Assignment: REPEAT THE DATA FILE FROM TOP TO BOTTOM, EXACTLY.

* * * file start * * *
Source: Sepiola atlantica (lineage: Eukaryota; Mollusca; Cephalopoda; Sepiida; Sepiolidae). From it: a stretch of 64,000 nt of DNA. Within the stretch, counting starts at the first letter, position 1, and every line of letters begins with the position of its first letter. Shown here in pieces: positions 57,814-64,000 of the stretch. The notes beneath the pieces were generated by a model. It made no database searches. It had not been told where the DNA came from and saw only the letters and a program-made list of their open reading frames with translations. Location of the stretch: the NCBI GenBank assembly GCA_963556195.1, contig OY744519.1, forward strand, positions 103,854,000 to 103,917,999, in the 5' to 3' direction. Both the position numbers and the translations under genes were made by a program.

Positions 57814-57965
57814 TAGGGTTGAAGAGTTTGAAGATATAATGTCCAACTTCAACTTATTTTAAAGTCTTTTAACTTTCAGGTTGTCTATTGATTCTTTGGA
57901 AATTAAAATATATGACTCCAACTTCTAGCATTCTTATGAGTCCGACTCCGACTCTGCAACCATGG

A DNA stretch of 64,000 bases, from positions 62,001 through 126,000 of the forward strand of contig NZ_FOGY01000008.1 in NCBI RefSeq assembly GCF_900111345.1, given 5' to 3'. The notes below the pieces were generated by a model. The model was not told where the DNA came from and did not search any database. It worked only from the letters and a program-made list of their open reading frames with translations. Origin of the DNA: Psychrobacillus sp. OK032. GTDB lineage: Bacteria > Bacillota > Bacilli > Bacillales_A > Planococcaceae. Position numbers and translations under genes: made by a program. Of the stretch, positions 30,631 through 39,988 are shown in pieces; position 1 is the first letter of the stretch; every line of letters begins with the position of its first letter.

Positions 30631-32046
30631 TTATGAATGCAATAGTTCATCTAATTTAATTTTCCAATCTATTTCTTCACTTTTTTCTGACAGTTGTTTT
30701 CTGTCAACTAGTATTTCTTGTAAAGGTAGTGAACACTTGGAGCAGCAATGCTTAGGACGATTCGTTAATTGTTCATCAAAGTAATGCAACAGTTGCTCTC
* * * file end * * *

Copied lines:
Source: Sepiola atlantica (lineage: Eukaryota; Mollusca; Cephalopoda; Sepiida; Sepiolidae). From it: a stretch of 64,000 nt of DNA. Within the stretch, counting starts at the first letter, position 1, and every line of letters begins with the position of its first letter. Shown here in pieces: positions 57,814-64,000 of the stretch. The notes beneath the pieces were generated by a model. It made no database searches. It had not been told where the DNA came from and saw only the letters and a program-made list of their open reading frames with translations. Location of the stretch: the NCBI GenBank assembly GCA_963556195.1, contig OY744519.1, forward strand, positions 103,854,000 to 103,917,999, in the 5' to 3' direction. Both the position numbers and the translations under genes were made by a program.

Positions 57814-57965
57814 TAGGGTTGAAGAGTTTGAAGATATAATGTCCAACTTCAACTTATTTTAAAGTCTTTTAACTTTCAGGTTGTCTATTGATTCTTTGGA
57901 AATTAAAATATATGACTCCAACTTCTAGCATTCTTATGAGTCCGACTCCGACTCTGCAACCATGG

A DNA stretch of 64,000 bases, from positions 62,001 through 126,000 of the forward strand of contig NZ_FOGY01000008.1 in NCBI RefSeq assembly GCF_900111345.1, given 5' to 3'. The notes below the pieces were generated by a model. The model was not told where the DNA came from and did not search any database. It worked only from the letters and a program-made list of their open reading frames with translations. Origin of the DNA: Psychrobacillus sp. OK032. GTDB lineage: Bacteria > Bacillota > Bacilli > Bacillales_A > Planococcaceae. Position numbers and translations under genes: made by a program. Of the stretch, positions 30,631 through 39,988 are shown in pieces; position 1 is the first letter of the stretch; every line of letters begins with the position of its first letter.

Positions 30631-32046
30631 TTATGAATGCAATAGTTCATCTAATTTAATTTTCCAATCTATTTCTTCACTTTTTTCTGACAGTTGTTTT
30701 CTGTCAACTAGTATTTCTTGTAAAGGTAGTGAACACTTGGAGCAGCAATGCTTAGGACGATTCGTTAATTGTTCATCAAAGTAATGCAACAGTTGCTCTC